It is a well-known fact that Laws are made for the social needs, Improvement of Society and to remove Illegal Practices and other social problems. In India, our constitution provides the law-making procedure in the Indian Parliament or Legislation. The primary function of the Parliament is to make, fresh laws and to revise or abrogate existing laws. However, sometimes the laws are subject to Judicial Review.
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A BRIEF IDEA ABOUT THE LAW MAKING PROCESS IN INDIA
First, in foremost based on the topic, the Government forms Research Committee, this R.C after the intensive research comes out with recommendations which are sent back to the Govt. The approved recommendations are then given to the Ministry of Law and Justice, which drafts the bill. Once the bill drafted, the same is kept in the public domain. The suggestions are incorporated into a revised bill. Then this bill is given to the parliament which when passed, becomes an act. This act is to be signed in 75 days by the president and then published in Official Gazette and the law is made which may be implemented by the date prescribed in O. Gazette.
Read Also: Who is a Gazetted Officer?
FORMAL PROCESS OF MAKING A LAW.
The process started with the need for any fresh law or need of amendment in any existing law.
This may be done by the government or by people’s groups who are living in society and who can swell public awareness in regards to the entail of law.
After the requirement of law, the concerned ministry drafts a ‘bill’ which is containing the desired law. This bill is disseminated to other relevant ministries for modifications and changes they deem fit in it. It is also induced to the public to take comments from the people. The draft is reappraised to subsume such modifications and changes and is then whetted by Law Ministry and after that presented to the Cabinet for approval and when the cabinet approves the bill, it is introduced in either house of the parliament. Now there are 3 Readings of the bill in both the houses i.e. Lok Sabha and Rajya Sabha.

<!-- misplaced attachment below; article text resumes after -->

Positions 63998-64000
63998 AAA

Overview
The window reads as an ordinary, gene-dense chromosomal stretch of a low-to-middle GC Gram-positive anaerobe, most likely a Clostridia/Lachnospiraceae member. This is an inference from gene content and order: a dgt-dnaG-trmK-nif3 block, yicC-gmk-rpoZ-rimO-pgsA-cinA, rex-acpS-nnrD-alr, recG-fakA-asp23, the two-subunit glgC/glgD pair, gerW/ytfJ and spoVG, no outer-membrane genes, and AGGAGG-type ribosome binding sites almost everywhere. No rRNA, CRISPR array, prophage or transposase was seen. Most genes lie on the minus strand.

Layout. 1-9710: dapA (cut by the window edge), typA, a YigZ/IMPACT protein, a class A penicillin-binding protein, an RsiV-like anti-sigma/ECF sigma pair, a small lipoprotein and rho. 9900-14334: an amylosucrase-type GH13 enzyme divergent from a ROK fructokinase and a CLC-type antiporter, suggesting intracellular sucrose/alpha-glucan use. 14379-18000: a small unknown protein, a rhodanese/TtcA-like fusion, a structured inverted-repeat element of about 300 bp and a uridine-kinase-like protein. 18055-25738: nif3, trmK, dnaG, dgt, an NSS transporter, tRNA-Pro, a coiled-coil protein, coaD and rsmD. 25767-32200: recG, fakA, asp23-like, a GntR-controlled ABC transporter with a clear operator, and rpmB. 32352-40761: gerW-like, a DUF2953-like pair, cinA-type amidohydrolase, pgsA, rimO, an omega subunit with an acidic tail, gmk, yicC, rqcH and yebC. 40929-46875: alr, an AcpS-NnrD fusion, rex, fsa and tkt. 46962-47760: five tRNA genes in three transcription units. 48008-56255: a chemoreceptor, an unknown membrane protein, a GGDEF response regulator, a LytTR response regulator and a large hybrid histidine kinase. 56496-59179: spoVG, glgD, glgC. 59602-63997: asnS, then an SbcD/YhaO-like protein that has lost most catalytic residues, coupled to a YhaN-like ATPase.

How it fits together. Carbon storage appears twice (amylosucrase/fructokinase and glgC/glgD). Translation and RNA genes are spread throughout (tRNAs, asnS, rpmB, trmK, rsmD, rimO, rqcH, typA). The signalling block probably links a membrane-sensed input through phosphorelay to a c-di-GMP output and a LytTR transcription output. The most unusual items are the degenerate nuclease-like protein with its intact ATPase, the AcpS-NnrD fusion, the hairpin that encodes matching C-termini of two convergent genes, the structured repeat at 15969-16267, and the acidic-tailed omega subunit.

In First Reading, a bill is introduced in Parliament. Maybe the Intro is opposed and consider for the voting in the house but it very rarely happens that any debate is taken place during this stage. But members may oppose the bill if there is any sufficient ground to oppose. For example, If the bill openly violates the Constitution of India.
After the introduction of the bill, the presiding officer i.e. Speaker in Lok Sabha and Chairmen in Rajya Sabha, may refer the bill to the standing committee for examination and take suggestions from that Committee like Committee of Environment and forest has invited suggestions on Civil Liability on Nuclear Damage Bill,2010.
Then it may be sent to the joint select committee of the two houses and then it may be circulated for eliciting public opinion.
During second reading members may amend the bill based on standing committee recommendations. However, Govt. is not bound to accept recommendations.
During third reading(passing) the house votes on the redrafted bill. If passed in one house, it is sent to the second house where it goes through 2nd and 3rd readings again. The other house may reject the bill and may the deadlock happened.
Conditions of deadlock:-
1) One house passed the bill and the other rejected. [Art 108 (1) a]
2)When one house passes the bill and other houses also passed but with an amendment and that amendment is rejected by the first house.[Art 108 (1) b]
3) If more than 6 months elapse from the date of reception of the bill by the other house without the bill being passed by it. [ Art 108 (1) c]
When the deadlock happened, a joint sitting of both the houses is organized and that is dissolved by majority votes.[ Art 108]
After both houses of the Parliament passed the bill, it is presented to the President for assent who have the right to seek info about the bill and also have the power to return the bill to the parliament for reconsideration.
But only one time the president can return it and if both the houses pass it again, then the president is bound to assent.[Art 111]
After assenting of the president, the bill is notified as an act as well as the bill is brought into the force and rules and regulations are made by the executives who implement the act and tabled in parliament. Also, if any demerit seems in the act then it is sent for Judicial Review.
In my opinion, the law-making process in India is very slow because of the debate session which is happened in 2nd Reading in Parliament. We have to improve it and then we are able to draw good and needed laws rapidly and on time.
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